Billie Burke, in real life the wife of Florenz Ziegfeld, is now remembered only for putting a wastebasket on her head to play Glinda the fairy. As so few people have seen her in other roles, it's not widely realised that Burke's Glinda routine was no act: she went through her entire career with that annoying twittery voice and those fluttery gestures. Fortunately, 'The Misleading Widow' is a silent film, so we're spared the ordeal of her twittering tonsils.
Although this film was made in America with a Yank cast, the action is set in an English village near a British army base ... which is just as well, because this story couldn't happen in America. It deals with the compulsory billeting of soldiers in civilian homes, which is lawful in Britain but specifically proscribed in America by the Third Amendment.
Betty Taradine (Burke) is one of the women of the village: ostensibly a widow, the truth is that her husband abandoned her years ago under scandalous circumstances. The village women have been gossiping about her. Now, during the Great War, Colonel Preedy arrives and informs Mrs Taradine that she is required by law to billet one of Preedy's officers -- his aide-de-camp -- in her home. When the aide-de-camp arrives, he turns out to be Mrs Taradine's long-lost husband, who has changed his name and is now an army captain calling himself Peter Rymill. But Mrs Taradine is not best pleased to have her husband back, as she has declared him dead so she can collect on his life insurance. She and her (late?) husband maintain the charade so that she doesn't get nicked for fraud.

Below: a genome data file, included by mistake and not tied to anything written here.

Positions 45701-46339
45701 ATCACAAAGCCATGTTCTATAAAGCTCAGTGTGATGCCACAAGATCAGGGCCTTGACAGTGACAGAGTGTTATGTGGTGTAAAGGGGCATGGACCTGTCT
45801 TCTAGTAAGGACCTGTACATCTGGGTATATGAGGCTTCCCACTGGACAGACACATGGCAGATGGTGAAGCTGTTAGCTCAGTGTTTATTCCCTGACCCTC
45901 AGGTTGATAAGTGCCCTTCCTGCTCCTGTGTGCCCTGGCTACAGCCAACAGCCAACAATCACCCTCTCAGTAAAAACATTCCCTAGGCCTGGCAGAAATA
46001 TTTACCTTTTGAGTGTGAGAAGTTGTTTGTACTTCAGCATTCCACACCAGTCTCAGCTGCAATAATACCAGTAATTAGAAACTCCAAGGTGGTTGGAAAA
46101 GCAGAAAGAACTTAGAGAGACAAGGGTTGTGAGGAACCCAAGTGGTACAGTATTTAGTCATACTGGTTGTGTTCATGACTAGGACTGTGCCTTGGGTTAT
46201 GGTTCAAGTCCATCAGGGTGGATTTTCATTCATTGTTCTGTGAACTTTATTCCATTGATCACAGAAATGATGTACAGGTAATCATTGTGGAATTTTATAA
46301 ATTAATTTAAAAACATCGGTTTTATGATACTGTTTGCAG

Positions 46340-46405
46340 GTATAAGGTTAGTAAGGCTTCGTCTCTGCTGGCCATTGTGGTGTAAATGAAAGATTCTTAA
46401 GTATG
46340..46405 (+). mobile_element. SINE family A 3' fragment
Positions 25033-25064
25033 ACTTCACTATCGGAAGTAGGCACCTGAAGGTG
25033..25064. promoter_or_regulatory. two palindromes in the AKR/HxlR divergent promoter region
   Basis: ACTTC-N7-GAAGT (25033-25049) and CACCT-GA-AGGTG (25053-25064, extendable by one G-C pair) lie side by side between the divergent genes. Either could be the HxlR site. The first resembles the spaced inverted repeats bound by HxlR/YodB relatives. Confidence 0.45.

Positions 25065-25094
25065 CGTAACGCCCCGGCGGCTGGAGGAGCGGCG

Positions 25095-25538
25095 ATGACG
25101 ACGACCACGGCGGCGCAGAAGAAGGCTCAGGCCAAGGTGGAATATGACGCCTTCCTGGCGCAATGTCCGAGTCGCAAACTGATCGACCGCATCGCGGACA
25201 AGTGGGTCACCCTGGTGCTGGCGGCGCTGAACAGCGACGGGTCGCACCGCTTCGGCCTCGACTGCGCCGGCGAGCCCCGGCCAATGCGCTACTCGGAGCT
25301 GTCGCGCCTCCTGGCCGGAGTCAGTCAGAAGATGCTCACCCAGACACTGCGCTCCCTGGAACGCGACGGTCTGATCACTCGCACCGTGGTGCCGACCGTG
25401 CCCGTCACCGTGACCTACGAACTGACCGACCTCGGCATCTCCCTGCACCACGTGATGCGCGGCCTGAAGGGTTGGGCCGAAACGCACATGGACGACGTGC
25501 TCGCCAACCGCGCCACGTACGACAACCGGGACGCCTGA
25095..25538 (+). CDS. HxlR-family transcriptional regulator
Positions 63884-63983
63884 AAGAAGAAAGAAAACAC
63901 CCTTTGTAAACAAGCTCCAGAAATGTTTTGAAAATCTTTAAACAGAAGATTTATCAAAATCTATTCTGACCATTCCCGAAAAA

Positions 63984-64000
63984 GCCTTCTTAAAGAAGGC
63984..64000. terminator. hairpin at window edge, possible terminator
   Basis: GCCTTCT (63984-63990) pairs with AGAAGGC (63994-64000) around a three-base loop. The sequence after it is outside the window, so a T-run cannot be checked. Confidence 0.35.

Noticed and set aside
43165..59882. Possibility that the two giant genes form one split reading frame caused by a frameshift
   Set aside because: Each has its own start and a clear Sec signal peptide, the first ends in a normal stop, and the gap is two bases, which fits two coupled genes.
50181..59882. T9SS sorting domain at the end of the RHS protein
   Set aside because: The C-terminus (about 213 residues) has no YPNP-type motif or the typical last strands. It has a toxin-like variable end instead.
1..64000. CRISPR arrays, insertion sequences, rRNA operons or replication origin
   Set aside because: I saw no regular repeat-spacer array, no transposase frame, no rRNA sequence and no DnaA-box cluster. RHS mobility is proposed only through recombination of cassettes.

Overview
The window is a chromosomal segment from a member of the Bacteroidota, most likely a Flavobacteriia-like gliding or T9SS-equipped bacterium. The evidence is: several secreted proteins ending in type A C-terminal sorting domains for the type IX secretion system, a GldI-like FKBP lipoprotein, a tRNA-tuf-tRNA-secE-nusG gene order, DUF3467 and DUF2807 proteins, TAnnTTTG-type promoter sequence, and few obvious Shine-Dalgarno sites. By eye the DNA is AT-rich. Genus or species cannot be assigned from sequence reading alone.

It turns out that the reason why he walked out in the first place was because his wife was irresponsible with money. Despite collecting the insurance, she's still irresponsible, and she hasn't paid her bills in months. Mrs Taradine's electricity and telephone service are about to get shut off, and the grocery deliveries have stopped. In order to be able to live comfortably while he's billeted at his wife's house, Captain Rymill pays her bills himself, without letting on that he's her husband. Now the villagers have really got something to gossip about: why is this army officer paying Mrs Taradine's bills for her? Hmmm...
I found this movie moderately amusing, but the painful memory of Billie Burke's twittery voice is so deeply burnt into my brain that I kept cringing every time she spoke any dialogue in this silent movie, even though I couldn't actually hear her. I'll rate this movie just 2 out of 10.
0 of 3 people found this review helpful.
Was this review helpful to you?